The most relevant pathogen of the antibiotics-associated diarrhea is clostridium difficile. It is a spore-forming, gram-positive rod, different ‘tribes’ exist with various virulence and toxin production.
The germ is highly contagious and can be transmitted via the contaminated environment as well. In addition it is also the trigger for pseudo-membranous colitis. And a new highly virulent c.-difficile strain has increased transmissibility, morbidity and lethality of this disease significantly. Fall 2007, the first lab-diagnostic evidence confirmed the appearance of this new c.-difficile strain PCR Ribotyp 027 here in Germany.
Little brother of botulinum
Symptoms range from moderate diarrhea to severe colitis including abdominal cramps, fever, leukocytosis, hypoalbuminemia due to enteral protein loss, exsiccosis and last but not least electrolytes getting out of hand. The symptoms normally occur three to ten days after start of the antibiotics therapy. But every third affected person gets the diarrhea weeks after the treatment. Predisposing risk factors are to be bed ridden, tube feeding, high age, hospitalization, fecal incontinence and multi-morbidity. To be exact: Not the bacterium itself induces the diarrhea but the toxins it produces. Toxin A operates as enterotoxin, the significantly more potent toxin B as cytotoxin. Both bacterial poisons destroy the microfilament of the cytoskeleton and cause cell death. The consequences are drastic increase of permeability o the intestinal mucosa, activation of macrophages and mastocytes as well as intestinal lesions. “C. D.“ is a relative of the clostridium botulinum – so you better have some respect for this pathogen.
Up to now scientists assumed that the pathogen is transmitted fecal-oral and via the hands of personnel. But new studies show that the germ can spread wings and fly. In a study published
in “Clinical Infectious Diseases“ clostridium difficile was measured in the air and in the environment of symptomatic patients with a clostridium difficile infection. For detection of a relation, clostridium difficile isolates were characterized by ribotyping and multilocus variable number tandem analysis (MLVA). The scientists examined the environmental air of 10 patients for 10 hours during 2 days intensively. In addition they took 346 surface samples. They were able to isolate clostridium difficile in the environmental air of seven out of the ten patients, in nine out of ten they succeeded to prove them also on the surfaces of the environment.
For 60% of the patients, the air- as well as the surface environment was tested positive for clostridium difficile. The molecular characterization confirmed the epidemiological connection between the cases of illness and the airborne transmission respectively the environmental contamination. These results make clear just how important it is to isolate the patients as fast as possible in a separate single room after outbreak of the diarrhea.
Suspected case of clostridia infection: Immediately stop using the antibiotics
A positive toxin recovery is part of the diagnosis in any case. It can be done both cost- and time intensive in the tissue or fast, cost-effective and sufficiently by ELISA with feces. If the physician suspects an antibiotic-associated clostridia infection, the patient immediately should stop taking antibiotics. If this is not possible due to medical reasons, the physicians should at least change the substance class. Any electrolytes out of hand should be regulated right away. It does not make sense to apply anti-peristaltic pharmaceuticals since they might promote retention of the toxins. Should the clinical picture not improve within three days with the above described measures, the clostridia have to be exterminated with antibiotics. First choice would be Metronidazol (four times a day 250 mg/d for ten days). This therapy is successful in 95 percent of the cases; seven to twenty percent of the patients however suffer from recurrences. The relapse rate can be decreased with highly dosed saccharomyces boulardii (1 g/d for one month). If Metronidazol fails, Vancomycin can be applied (four times a day 125 mg/d per os for ten days), effectiveness comparable to Metronidazol, but significantly more expensive. In very severe cases, peroral Vancomycin might have the advantage that it will not be reabsorbed in the stomach but excreted unchanged with evacuation of the bowels. Additional clear indications for Vancomycin are pregnancy and lactation as well as intolerance to Metronidazol.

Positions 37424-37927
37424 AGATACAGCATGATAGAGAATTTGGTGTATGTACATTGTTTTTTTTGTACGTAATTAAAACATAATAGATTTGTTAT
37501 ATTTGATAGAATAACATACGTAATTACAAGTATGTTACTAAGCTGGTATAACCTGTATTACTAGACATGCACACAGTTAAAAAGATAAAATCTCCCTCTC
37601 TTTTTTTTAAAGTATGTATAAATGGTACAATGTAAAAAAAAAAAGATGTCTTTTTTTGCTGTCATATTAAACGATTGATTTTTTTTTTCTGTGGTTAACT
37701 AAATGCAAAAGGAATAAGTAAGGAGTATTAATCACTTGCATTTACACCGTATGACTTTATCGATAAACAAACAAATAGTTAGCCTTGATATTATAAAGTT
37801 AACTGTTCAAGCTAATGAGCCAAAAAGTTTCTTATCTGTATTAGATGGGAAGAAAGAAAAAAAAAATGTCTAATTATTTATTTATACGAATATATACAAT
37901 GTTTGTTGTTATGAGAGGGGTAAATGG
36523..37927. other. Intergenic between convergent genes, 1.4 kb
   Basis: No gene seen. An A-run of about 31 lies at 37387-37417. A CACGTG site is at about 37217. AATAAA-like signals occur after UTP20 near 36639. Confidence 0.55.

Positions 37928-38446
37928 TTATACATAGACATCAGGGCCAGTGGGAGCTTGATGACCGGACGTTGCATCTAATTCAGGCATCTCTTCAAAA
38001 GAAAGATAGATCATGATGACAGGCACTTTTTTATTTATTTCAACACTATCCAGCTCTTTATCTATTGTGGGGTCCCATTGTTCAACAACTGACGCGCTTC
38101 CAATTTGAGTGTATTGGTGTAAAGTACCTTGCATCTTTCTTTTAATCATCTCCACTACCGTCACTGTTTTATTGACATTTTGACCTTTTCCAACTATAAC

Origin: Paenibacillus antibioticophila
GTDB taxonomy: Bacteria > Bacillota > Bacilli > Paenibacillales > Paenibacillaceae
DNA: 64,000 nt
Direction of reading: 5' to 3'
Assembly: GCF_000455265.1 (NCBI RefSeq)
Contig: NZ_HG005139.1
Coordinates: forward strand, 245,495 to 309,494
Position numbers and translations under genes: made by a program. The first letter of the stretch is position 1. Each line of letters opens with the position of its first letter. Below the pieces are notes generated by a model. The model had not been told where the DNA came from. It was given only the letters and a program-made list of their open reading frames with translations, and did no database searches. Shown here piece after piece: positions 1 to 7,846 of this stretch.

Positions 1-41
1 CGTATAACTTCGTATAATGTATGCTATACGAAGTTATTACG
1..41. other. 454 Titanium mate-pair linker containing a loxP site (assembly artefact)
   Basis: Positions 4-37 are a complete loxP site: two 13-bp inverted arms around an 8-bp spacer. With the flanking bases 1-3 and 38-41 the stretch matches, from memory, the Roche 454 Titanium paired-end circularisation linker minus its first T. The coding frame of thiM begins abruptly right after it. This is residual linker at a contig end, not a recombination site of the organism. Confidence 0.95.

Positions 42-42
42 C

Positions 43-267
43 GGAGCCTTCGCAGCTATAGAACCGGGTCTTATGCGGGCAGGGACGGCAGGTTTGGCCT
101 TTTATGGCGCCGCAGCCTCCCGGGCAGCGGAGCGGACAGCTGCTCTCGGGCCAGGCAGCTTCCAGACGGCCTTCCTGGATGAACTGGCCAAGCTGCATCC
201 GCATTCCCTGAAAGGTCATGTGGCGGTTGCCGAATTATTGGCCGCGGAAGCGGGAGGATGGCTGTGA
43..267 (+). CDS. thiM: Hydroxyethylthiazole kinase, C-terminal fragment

Prevention consists of three steps:
1) Rational antibiotics therapy
2) Contact isolation of the affected patients
3) Cleaning of the environment.
Due to the resistance of the spores to regular surface disinfectants, the mechanic cleaning is more important during the scrub-wipe disinfection of potentially contaminated surfaces than the actual disinfection measure. And any accumulation of c.-difficile associated diseases in hospitals and nursing homes has to be reported to the according health authorities by the people responsible if there is any epidemiological context as a nosocomial outbreak.
It is essential to develop new antibiotics given the increasing resistance; a monoclonal antibody against Toxin A of the clostridium difficile is currently being tested in a phase II study. And also the effectiveness of the toxin binder Tolevamer in comparison to Metronidazol and Vancomycin is being tested. It’s quite frequently the family physician who continues therapy after release from the hospital. If a patient complaints about heavy diarrhea after a stay in the hospital – warning bells should make the GP’s ears ring.